SunTrust to stop financing private prisons and immigrant-detention centers

SunTrust Banks is based in Atlanta.
(Erik S Lesser / EPA-EFE/REX)

SunTrust Banks Inc., the lender merging with BB&T Corp., said it won’t provide future financing to companies that manage private prisons and immigrant-holding facilities.

“This decision was made after extensive consideration of the views of our stakeholders on this deeply complex issue,” the Atlanta-based bank said in a statement Monday.

SunTrust’s decision follows similar moves by Bank of America Corp., JPMorgan Chase & Co. and Wells Fargo & Co. Protesters and politicians including Sen. Elizabeth Warren (D-Mass.), who is running for president, have urged bank executives and investors to back away from the business as immigrant detentions have soared.


Shares of the two biggest for-profit prison companies, Geo Group Inc. and CoreCivic Inc., have fallen more than 13% since mid-June. Senate Finance Committee ranking member Ron Wyden (D-Ore.) introduced legislation that would deny the companies tax benefits from their status as real estate investment trusts, and Warren said she would end federal contracts with the prison operators.

“This decision is about caving to political pressure,” CoreCivic spokeswoman Amanda Gilchrist said in an emailed statement. “These banks have kowtowed to a small group of activists rather than engaging in a constructive dialogue.”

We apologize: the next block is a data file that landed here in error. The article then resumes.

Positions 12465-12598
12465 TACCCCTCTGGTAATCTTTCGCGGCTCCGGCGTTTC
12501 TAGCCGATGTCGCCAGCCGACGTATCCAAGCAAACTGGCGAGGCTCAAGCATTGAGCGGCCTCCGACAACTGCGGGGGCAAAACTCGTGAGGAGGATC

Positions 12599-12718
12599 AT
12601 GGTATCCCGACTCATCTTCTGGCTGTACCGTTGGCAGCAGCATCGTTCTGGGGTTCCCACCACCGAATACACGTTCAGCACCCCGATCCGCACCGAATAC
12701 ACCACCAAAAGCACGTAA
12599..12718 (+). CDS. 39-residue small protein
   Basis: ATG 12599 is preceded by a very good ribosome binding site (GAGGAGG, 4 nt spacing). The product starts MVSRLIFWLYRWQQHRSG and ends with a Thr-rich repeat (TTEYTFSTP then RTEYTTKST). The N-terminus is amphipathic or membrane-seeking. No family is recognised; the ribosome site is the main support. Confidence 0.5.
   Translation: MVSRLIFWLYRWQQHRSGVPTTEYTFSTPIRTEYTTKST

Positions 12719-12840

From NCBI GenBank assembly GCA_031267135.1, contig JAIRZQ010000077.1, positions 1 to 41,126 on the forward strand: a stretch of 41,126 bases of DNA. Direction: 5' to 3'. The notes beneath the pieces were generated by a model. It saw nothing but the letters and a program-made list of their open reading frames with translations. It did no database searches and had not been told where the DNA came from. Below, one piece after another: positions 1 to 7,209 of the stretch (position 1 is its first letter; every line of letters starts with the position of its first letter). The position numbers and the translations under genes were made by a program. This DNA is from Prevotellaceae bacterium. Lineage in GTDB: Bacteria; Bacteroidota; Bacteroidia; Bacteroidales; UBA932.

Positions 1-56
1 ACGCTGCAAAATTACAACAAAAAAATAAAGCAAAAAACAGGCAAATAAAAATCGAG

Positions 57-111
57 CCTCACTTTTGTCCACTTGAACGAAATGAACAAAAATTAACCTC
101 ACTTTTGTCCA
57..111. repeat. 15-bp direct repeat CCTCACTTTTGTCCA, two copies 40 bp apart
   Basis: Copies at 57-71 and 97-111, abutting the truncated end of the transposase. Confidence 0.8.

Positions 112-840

Detention centers have become a flashpoint amid reports of substandard conditions at facilities for migrants. For example, last week investigators from the Department of Homeland Security inspector general’s office issued a scathing report citing “dangerous overcrowding” at Border Patrol temporary lockups they visited in Texas’ Rio Grande Valley last month. It said that migrants were held by the Border Patrol for up to a month without enough food, hygiene or laundry facilities and that the situation required “immediate attention and action.”

Neither CoreCivic nor Geo Group runs facilities for unaccompanied minors. They each operate a family detention center for migrant children with a parent. They also build and operate adult prisons under contracts with states and the federal government.

“It’s unfortunate that misleading political activism has been allowed to impact a decade-long banking relationship,” Geo Group said in a statement. The company said it “has never managed any facilities that house unaccompanied minors, nor have we ever managed border patrol holding facilities.”

Both companies’ shares took a hit in the last months of the Obama administration, when the Justice Department said it would phase out their use, then climbed in the months after President Trump was elected in November 2016.


SunTrust shares fell 0.7% on Monday. The bank has helped arrange bonds for Geo Group and CoreCivic.

Geo Group shares slid 1.5%. CoreCivic shares slipped 0.6%.

The prison operators are increasing their business with states, including construction of a new prison in Kansas. CoreCivic borrowed $159.5 million at 4.43% to pay for construction of the center, which it will lease to the state for 20 years. When the lease is up, the prison will belong to the state.